Developing new treatments for kids with arthritis is challenging. Drugs that work for adults may not work the same way in children. Ask any pediatrician and they will remind you that kids are not just small adults. Children are still growing and developing. They are different sizes and at different stages of development, which makes dosing and safety considerations more challenging. The types of additional medical conditions children experience may be very different from the conditions seen in adults.
Add to these considerations the fact that juvenile arthritis (JA) is considered a group of rare diseases; in the U.S., fewer than 300,000 children under the age of 18 currently have some form of a rheumatic disease. It’s harder to develop drugs when you have fewer patients to test them on through traditional U.S. Food and Drug Administration (FDA) pathways.
The traditional FDA drug approval process involves a series of studies that need to occur before a drug can be submitted for FDA approval to be marketed. After the appropriate lab bench and animal testing, human testing generally starts with Phase 1 studies done in a small number of healthy volunteers to determine safety. Phase 2 studies generally test an experimental drug on several hundred patients to collect more safety and efficacy data. Phase 3 studies involve testing an experimental drug on thousands of patients to collect even more safety and efficacy data.
The drugs that make it successfully through these phases can be submitted to the FDA for approval. The process is time consuming, taking up to 20 years for a new drug to make it through; most experimental drugs don’t make it that far. While experimental drugs may seem safe to use based on animal testing, many drugs fail safety or efficacy testing in humans.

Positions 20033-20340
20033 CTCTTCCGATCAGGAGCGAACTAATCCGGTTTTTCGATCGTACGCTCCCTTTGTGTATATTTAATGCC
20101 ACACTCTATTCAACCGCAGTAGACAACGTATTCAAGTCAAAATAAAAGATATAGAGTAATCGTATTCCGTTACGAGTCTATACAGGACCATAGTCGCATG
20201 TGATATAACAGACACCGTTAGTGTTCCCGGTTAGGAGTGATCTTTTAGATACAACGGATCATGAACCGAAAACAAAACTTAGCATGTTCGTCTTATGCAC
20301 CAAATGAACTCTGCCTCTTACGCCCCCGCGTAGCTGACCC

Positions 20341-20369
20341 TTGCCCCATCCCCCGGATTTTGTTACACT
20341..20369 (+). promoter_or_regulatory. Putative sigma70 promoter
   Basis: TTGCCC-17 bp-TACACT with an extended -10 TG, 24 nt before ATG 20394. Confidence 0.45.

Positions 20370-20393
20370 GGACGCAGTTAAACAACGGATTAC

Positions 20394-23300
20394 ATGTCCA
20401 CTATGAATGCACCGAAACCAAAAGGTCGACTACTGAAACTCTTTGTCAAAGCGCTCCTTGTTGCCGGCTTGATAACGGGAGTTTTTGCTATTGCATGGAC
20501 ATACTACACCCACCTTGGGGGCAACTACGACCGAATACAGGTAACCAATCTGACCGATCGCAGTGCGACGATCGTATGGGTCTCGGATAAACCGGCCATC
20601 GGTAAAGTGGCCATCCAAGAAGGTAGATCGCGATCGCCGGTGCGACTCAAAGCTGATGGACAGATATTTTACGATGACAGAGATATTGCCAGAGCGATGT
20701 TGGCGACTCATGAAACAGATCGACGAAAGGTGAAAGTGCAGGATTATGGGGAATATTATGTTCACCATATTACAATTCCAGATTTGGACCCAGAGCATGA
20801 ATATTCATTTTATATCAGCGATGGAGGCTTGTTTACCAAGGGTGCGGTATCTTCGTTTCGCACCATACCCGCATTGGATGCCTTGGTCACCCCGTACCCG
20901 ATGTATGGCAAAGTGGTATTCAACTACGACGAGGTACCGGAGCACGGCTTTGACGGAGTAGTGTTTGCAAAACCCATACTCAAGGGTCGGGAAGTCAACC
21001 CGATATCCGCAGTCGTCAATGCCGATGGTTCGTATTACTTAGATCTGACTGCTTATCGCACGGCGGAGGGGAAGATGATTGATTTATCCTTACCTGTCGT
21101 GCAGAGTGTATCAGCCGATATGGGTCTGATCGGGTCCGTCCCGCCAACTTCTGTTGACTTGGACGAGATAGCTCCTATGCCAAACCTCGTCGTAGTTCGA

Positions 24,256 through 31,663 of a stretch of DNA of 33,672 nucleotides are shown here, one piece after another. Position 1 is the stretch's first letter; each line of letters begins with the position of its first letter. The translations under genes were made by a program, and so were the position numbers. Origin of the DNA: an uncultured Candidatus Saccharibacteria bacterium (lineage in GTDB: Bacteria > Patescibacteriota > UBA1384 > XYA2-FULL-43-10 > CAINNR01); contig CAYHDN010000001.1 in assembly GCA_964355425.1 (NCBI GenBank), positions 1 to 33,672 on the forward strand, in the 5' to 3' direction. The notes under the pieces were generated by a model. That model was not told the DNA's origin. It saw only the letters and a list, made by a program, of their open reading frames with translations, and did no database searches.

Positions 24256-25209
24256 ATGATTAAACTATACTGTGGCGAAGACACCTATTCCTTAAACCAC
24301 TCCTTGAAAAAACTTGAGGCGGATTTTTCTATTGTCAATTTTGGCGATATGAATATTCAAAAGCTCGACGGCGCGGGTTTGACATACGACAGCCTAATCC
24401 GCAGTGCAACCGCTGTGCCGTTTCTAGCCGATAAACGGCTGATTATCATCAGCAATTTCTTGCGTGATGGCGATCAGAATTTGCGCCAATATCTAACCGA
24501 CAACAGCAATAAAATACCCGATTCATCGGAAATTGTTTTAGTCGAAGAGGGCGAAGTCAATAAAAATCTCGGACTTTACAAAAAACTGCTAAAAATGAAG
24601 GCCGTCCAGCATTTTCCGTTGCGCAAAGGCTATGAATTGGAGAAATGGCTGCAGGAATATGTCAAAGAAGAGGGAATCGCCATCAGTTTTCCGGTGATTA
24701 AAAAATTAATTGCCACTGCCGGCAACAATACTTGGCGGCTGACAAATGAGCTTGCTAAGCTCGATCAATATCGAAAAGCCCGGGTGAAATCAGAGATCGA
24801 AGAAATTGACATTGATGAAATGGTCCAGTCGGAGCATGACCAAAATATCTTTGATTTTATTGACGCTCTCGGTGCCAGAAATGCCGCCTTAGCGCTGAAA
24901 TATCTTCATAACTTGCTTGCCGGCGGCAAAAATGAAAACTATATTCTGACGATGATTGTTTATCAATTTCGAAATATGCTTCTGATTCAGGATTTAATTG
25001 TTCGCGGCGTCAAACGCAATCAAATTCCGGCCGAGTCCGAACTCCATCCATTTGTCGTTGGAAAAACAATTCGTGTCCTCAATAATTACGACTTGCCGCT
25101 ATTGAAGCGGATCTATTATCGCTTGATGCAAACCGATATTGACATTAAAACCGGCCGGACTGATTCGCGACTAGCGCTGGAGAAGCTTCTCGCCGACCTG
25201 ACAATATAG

According to Guy Eakin, PhD, Arthritis Foundation vice president of scientific strategy, this problem is at the core of JA drug development. “We have a tremendous paradox in drug development,” he points out. “The advances made over the last two decades have provided many children with an improved quality of life. Today, the next generation of therapeutics must contend with the fact that many patients are stable and will not opt to enroll in a clinical study during periods of stability.”
On Oct. 2, Dr. Eakin served as a panelist to discuss the issues surrounding drug development for juvenile idiopathic arthritis (JIA, the most common form of JA) at a one‑day workshop co-hosted by the FDA and the University of Maryland. The workshop, “Accelerating Drug Development for Polyarticular JIA,” featured discussions and presentations about the regulatory aspects of drug development for this special population, as well as presentations on different study models that have been recently used in developing drugs for pediatric patients.
Laura Schanberg, MD, an Arthritis Foundation-sponsored CARRA (Childhood Arthritis and Rheumatology Research Alliance) investigator and professor of pediatrics at Duke University School of Medicine, presented an overview of safety assessment considerations for studying treatments for polyarticular JIA. Dr. Schanberg addressed central questions about the different ways to approach research: the traditional approach compared to collecting real world data through registries, claims data and electronic health records. She contrasted the ways in which drug safety testing in children is different from drug testing in adults. The presentation also covered the concerns that doctors, patients and parents have when using drugs on immature body systems.
According to Dr. Schanberg, health care providers and families have serious concerns about how drugs affect growth, bone health, puberty and future reproductive health and immune system development, as wellas how long-term use of a drug may increase risks for developing more serious conditions. She concluded by saying: “The safety issues we are most concerned about are rare or very rare, so we need to study as many kids as possible for as long as possible. Robust post-marketing real world data sources, such as disease-based registries, will provide the most useful long-term safety data.”
Dr. Nikolay Nikolov, associate director for rheumatology at the FDA, explained the importance of the meeting. “Having this public workshop – to better understand the state of science, existing knowledge gaps and what, if any, uncertainties exist in JIA drug development – is critical to ensure that new safe and effective therapies continue to be made available to toddlers, children and adolescents with JIA.”